As Jack Maple, one of the designers of the NYPD’s policing strategy in the 1990s, once said, it’s about looking for “sharks” and “not the dolphins.”
2 New York won its war on drug violence without winning the war on drugs
One cause of the epidemic of violence that engulfed New York City in the late 1980s was the disorder and conflict that came with the rise of crack cocaine in the mid-1980s.
There were two contradictory theories about how best to combat many problems generated by urban crack. The hardline view of drug warriors like national drug czar William Bennett was that the only way to combat drug violence was to substantially reduce all forms of illegal drug use — more focused priorities were considered halfway measures doomed to failure.
But public-health analysts argued instead that the government should isolate the most threatening problems associated with drugs — things like drug killings, the takeover of public streets by open air markets, AIDS transmission — and produce concentrated efforts to reduce these harms. While this “harm reduction” approach was not associated with police in the 1980s, it was the NYPD that proved harm reduction worked.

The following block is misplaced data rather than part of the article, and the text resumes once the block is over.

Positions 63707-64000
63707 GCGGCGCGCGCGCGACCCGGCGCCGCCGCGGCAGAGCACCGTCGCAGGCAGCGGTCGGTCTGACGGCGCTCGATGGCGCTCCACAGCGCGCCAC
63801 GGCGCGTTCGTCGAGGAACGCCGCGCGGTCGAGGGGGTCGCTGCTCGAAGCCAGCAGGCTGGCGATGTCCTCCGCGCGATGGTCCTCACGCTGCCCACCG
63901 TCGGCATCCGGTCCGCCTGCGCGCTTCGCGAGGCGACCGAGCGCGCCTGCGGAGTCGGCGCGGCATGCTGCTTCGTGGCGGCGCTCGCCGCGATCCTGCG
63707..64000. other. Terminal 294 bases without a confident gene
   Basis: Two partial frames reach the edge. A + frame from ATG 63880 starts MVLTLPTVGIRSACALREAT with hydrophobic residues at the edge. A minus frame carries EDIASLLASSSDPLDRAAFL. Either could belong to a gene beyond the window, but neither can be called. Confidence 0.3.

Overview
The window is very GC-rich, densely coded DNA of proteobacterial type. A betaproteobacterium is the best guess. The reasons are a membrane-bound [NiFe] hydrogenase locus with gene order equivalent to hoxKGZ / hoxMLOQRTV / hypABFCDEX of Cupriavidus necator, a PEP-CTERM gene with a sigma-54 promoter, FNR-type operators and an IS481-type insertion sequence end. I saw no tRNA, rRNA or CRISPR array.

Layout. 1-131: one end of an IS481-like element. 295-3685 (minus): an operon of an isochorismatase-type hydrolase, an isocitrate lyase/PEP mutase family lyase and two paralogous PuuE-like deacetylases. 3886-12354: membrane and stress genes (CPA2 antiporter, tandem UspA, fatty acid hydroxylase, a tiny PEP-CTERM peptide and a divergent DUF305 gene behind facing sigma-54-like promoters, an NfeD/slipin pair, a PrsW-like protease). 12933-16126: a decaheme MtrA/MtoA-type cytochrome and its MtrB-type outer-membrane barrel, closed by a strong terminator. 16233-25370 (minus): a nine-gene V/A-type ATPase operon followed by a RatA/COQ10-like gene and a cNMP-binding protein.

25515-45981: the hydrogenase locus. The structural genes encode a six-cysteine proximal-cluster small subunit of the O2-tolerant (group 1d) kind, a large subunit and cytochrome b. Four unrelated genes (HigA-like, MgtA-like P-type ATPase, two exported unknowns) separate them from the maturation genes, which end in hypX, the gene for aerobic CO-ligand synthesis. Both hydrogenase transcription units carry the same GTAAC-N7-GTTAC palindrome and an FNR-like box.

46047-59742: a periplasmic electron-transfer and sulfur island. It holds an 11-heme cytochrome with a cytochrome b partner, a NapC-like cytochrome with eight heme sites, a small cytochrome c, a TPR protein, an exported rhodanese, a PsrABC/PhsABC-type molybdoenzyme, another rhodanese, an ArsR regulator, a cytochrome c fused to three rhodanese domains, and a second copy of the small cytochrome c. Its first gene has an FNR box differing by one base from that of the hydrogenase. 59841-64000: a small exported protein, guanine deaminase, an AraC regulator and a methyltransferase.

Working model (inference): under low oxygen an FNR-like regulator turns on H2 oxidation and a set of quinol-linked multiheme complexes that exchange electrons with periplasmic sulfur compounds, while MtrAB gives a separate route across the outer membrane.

During the 1990s, police increased narcotics unit manpower by 137% and dedicated their efforts to destroying open-air drug markets.
This gave the streets back to the public and also reduced drug-related killings by 90% as the turf wars associated with open-air markets ended.
Yet drug sales continued indoors. Most indicators of hard drug use in New York show stable trends in drug use over the past two decades — including emergency-room drug mentions, hospital drug abuse treatment and urine tests of criminal defendants.
The number of drug-overdose deaths in 2004 and 2005 is 90% of the volume in 1990 — indicating pretty flat trends in the use of at least the high-lethality illicit drugs. The volume of drug-involved homicides in 2005, meanwhile, is only 5% of the number in 1990.
The police were happy enough with this outcome to reduce the manpower in the narcotics unit in 2008 back to fewer officers that were on duty in 1990. Drug harm reduction was a proven success in Gotham.
3 Cutting crime doesn’t require increasing imprisonment